The leaders of this agricultural commune – once young communists with visions of an agrarian Jewish state – say they are now prepared to take a once-unthinkable step: embracing the free market.
Kibbutz Gaash, a collective that has already replaced chicken coops with a strip mall, may be on the verge of rejecting its collectivist roots and privatizing. If it does, as an upcoming vote is expected to decide, it will provide further evidence that the era of the iconic kibbutz is over.
Mostly secular and leftist, kibbutzim were hailed as the building block of the Zionist enterprise, the crucible in which to remold the old-world Jew as the new Israeli.
But modern pressures mean communes must cope with bank debt, attrition, and the waning collectivist spirit.
What this U-turn means for the shrinking number of kibbutzniks is that they'll be living like most other Israelis: collecting a paycheck, competing on the open market, and balancing their own budget.
Stacked on the desk of Kibbutz Gaash Chairman Hanan Rogalin is the soon-to-be-voted-on plan to scrap the commune's egalitarian dream and allow members to live according to their own earning power.
"The contemporary kibbutz doesn't provide answers for life needs, and most important in my eyes, people's aspirations," says Mr. Rogalin. "The kibbutz creates too much friction. The secretariat dictates too many things to members. And people want more freedom to take responsibility for their lives."
The process of privatization among kibbutzim has been quietly proceeding for years, though two weeks ago, Israelis took notice when Kibbutz Degania, the first kibbutz established on the Sea of Galilee in 1909, took the step.
With two-thirds of the 273 kibbutzim across Israel already privatized, the demise of Degania was a ringing reminder of the seemingly inevitable extinction of the kibbutz as Israelis know it.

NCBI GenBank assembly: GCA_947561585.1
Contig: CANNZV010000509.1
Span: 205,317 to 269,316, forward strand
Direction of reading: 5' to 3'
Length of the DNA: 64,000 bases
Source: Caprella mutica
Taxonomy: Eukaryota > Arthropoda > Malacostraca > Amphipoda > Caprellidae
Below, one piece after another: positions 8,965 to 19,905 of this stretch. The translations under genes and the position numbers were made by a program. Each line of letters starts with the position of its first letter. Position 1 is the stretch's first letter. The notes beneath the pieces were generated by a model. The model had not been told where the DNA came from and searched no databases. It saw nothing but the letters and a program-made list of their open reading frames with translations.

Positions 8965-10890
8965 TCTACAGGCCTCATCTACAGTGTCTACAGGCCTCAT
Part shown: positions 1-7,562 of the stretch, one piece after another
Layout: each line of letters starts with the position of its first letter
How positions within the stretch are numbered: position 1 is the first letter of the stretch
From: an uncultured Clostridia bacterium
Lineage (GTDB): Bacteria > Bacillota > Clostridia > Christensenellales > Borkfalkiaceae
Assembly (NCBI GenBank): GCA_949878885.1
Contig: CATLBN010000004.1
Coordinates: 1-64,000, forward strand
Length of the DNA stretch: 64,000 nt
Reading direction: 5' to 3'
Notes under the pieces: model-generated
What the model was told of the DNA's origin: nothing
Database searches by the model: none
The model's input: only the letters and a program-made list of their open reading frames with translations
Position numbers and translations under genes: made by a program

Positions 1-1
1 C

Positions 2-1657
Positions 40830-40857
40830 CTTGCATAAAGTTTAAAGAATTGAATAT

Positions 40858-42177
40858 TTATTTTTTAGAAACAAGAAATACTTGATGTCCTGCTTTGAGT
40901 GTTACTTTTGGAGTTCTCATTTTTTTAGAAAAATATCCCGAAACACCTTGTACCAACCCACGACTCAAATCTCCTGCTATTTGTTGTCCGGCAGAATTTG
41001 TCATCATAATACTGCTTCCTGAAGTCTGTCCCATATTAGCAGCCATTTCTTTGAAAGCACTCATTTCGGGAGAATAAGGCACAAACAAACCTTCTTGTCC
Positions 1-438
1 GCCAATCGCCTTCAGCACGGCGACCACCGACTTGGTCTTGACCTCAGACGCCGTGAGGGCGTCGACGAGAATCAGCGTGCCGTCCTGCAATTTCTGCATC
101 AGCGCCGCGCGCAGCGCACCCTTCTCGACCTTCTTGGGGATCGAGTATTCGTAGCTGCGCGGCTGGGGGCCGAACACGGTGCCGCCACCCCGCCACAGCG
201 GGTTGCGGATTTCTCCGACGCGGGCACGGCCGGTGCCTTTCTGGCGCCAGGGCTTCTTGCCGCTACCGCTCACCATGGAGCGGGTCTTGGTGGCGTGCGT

"Does the kibbutz have a chance?" asked an opinion article that mourned Degania on the movement's website. "As long as man feels in his soul the need to be in a society built on the bedrock of justice, of equality, of camaraderie, of mutual commitment and solidarity – there's a chance."
The communal agricultural estates laid down the fresh roots of Jewish settlement in the biblical land of Israel, assuring a degree of economic independence for the fledgling state. The communities were given the task of settling what would become the frontiers of the new state.
"The kibbutz was an attempt to create a miracle and transcend human nature. By trying to create a miracle, the kibbutz was instinctively seen by Jews as a worthy symbol of the miraculous return to Zion," says Yossi Klein Halevi, a senior fellow at Jerusalem's Shalem Institute.
"We're so past the point of being shocked by the decline of the collectivist dream that this isn't a moment that took anyone by surprise. Nevertheless there's poignancy.... We've lost something precious and essential in what defines Israeliness," he says.
Kibbutz members once dominated parliament and key spots in Israel's lionized military. Though secular and leftist, the movement, with its pioneering activism, inspired religious Jews who settled in the West Bank and Gaza Strip after 1967.